Such is the practice; but is it right? We put it to the test of no extreme or radical views; but is it consistent with the lowest principles of peace, with any possible construction of the gospel ? Every body now condemns war as wrong, as coming only from lusts, or sinful passions; and will such admissions allow us still to sanction the whole custom by imploring the smiles of heaven on its deeds of vengeance, and returning solemn thanks for such atrocities and horrors as are crowded into every considerable victory?

Let us see how it strikes most men. When the influence of Napoleon led to a proclamation of war between Sweden and England, an additional prayer was introduced, as usual, into the churchservice of Sweden, to call down wrath and ruin on her enemies ; but some Christians in Dalecarlin, on finding this war-prayer

thrust into their devotions, very naturally asked, “Who are our enemies ? Against whom are we thus to pray ?” "The English.'_ “ The English!” exclaimed those simple-hearted people; - the English! Impossible! They sent us Bibles; it cannot be that they have become our enemies; we cannot pray against them.” Nor did they, but successfully petitioned the government to discontinue the warprayer in their section of Sweden.

Nor have these inconsistencies escaped the notice even of aliens or enemies to Christianity. Voltaire ridicules and denounces them with the bitterest sarcasm ; Napoleon, who used in his fits of momentary candor to call war “ the trade of barbarians, and to say that soldiers, if not already vicious, should be made so in order to qualify them fully for their work, sternly excluded chaplains and public prayers from his armies ; Wellington himself once said, that men of nice scruples about religion, have no business in the army or navy; and statesmen of our own, though at the hazard of being branded as infidels, have objected to the employment of

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chaplains among our soldiers, on the ground that the religion they teach is incompatible with the duties of war. “Ought the Christian religion, they ask, “to be encouraged in our army or navy? Does it afford incentives to vigilance and energy in the discharge of their engagements to the government?' If we were living under the Jewish dispensation, where the law was “an eye for an eye, and a tooth for a tooth, with some propriety might we employ Jewish priests; ay, if we were followers of the later Prophet who enforced his religion by fire and sword, we might very properly have chaplains of that persuasion. But what does the Christian religion teach? Humble, entire submission to every species of indignity and wrong. What does its very Founder say ? “Resist not evil; but whosoever shall smite thee on thy right cheek, turn to him the other also.” Such is the gospel; but the doctrine is incompatible with a military establishment. What is the duty of a chaplain? To imbue the soldiers and sailors with the spirit of the Christian religion. What would be the result ? Instead of firing them with zeal, with energy, with revenge, it is to tell them,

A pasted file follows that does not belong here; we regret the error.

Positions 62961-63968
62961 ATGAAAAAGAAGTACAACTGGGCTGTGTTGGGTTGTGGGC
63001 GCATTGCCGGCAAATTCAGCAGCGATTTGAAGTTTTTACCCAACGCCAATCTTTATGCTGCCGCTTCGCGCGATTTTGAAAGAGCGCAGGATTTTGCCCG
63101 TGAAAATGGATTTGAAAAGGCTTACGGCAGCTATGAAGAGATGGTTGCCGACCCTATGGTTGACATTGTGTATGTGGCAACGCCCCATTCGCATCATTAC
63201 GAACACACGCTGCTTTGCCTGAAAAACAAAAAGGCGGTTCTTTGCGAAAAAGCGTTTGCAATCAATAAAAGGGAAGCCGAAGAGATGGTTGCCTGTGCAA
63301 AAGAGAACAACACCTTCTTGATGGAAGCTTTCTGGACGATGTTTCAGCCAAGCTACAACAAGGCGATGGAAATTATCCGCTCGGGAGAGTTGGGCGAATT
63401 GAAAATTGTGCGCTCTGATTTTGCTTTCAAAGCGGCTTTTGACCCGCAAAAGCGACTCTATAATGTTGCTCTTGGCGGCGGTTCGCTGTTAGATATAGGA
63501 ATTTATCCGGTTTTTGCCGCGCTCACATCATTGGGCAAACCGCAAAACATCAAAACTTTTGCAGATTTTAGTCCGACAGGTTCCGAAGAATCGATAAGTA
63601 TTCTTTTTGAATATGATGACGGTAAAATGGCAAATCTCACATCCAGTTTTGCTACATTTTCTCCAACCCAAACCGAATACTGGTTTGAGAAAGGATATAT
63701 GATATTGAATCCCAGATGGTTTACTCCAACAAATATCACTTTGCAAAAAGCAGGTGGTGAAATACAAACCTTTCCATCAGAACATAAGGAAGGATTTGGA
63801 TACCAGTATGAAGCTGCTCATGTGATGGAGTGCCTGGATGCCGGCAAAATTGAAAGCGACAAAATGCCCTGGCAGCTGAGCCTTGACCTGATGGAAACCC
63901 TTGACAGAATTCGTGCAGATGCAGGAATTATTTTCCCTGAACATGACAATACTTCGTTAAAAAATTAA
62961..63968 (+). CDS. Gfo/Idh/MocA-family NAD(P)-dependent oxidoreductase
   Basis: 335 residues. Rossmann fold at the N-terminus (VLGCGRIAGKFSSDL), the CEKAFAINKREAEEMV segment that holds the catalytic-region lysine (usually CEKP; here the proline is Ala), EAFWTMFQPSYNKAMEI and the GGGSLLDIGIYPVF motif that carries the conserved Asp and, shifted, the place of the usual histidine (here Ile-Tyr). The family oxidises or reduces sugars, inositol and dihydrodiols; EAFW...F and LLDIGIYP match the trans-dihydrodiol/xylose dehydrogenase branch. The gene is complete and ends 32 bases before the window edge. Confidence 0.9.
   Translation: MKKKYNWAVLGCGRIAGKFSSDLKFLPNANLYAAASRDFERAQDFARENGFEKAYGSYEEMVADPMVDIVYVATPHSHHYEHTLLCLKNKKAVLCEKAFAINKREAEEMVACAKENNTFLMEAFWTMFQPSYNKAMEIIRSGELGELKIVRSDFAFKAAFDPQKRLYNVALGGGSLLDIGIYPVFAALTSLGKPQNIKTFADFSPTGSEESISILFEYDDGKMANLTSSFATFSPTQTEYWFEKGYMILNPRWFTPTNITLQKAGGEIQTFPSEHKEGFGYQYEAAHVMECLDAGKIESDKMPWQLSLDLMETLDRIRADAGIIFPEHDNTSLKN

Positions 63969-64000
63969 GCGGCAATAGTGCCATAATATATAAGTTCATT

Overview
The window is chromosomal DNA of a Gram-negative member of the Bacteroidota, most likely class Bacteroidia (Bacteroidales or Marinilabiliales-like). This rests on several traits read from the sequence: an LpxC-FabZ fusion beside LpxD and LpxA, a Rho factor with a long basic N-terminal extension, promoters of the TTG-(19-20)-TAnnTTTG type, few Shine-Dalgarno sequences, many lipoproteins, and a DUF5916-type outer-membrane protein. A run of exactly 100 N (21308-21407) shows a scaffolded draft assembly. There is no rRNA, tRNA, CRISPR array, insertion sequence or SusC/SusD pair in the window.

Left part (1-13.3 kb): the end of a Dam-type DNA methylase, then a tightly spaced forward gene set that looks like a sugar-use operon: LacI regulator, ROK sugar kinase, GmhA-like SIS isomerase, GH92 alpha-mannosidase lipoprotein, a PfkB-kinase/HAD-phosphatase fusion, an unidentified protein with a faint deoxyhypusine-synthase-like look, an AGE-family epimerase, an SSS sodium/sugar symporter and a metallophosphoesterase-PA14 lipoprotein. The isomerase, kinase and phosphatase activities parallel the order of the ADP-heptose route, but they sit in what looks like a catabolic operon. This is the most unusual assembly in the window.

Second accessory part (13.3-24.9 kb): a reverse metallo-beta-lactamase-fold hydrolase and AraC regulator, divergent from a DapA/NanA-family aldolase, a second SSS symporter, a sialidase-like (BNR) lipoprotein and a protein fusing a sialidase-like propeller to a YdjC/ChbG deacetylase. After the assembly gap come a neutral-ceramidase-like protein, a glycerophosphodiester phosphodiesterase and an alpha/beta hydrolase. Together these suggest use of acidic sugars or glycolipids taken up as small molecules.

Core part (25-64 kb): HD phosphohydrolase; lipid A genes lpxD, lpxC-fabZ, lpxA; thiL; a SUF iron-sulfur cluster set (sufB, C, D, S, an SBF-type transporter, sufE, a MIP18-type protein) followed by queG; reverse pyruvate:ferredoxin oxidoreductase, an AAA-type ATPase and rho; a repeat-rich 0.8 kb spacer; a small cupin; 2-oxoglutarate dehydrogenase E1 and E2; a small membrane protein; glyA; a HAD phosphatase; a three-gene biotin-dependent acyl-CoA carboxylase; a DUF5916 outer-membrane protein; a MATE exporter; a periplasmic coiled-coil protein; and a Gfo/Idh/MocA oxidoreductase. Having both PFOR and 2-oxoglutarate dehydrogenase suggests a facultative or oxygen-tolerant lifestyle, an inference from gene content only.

humbly submit; receive whatever indignity may be offered, and, though tripled upon you, make no resistance.'

War-prayers, if they mean any thing, must certainly give to war our sanction and support; but can we consistently do this? Is the war-system compatible with the gospel ? If not, is it right for Christians to countenance and uphold it by their prayers in its favor ? If war, as Edmund Burke says, suspends the rules of moral obligation;" if, as Robert Hall declares, 'it includes every vice, and excludes almost every virtue ;' if, according to Dr. Scott, “ it is in every case the triumph of the first great murderer, the devil;" if it is, according to Jeremy Taylor, as contrary to the Christian religion as cruelty is to mercy, tyranny to charity ;' can it be right for disciples of the Prince of Peace to lend such a custom their sanction ?

Let us examine this subject for ourselves. What does the gospel require of us? To lay aside all anger, malice and revenge; to do unto others as we would that they should do unto, us ; to do good unto all men, and love even our enemies; to feed them when hungry, and give them drink when thirsty ; to turn thel other cheek to the smiter, and overcome evil only with good.' Thus the gospel bids us do; but every one of these principles war contradicts both in theory and practice. Can we consistently pray for such a custom ? Our prayers, if made in accordance with the pacific principles of the gospel, would oppose war, and be discarded by all war-makers as hostile to their designs.

Let us imagine a chaplain, just before a battle, weaving this part of the gospel into his prayer. "O Lord, whose tender mercies are over all they creatures, teach us now to imitate thine own example, who givest thy sunshine and showers alike to the evil and the good. Restrain us from anger, from malice, from the slightest degree of ill-will towards any of our fellow-men; but may we love them all as we do ourselves, and do unto our worst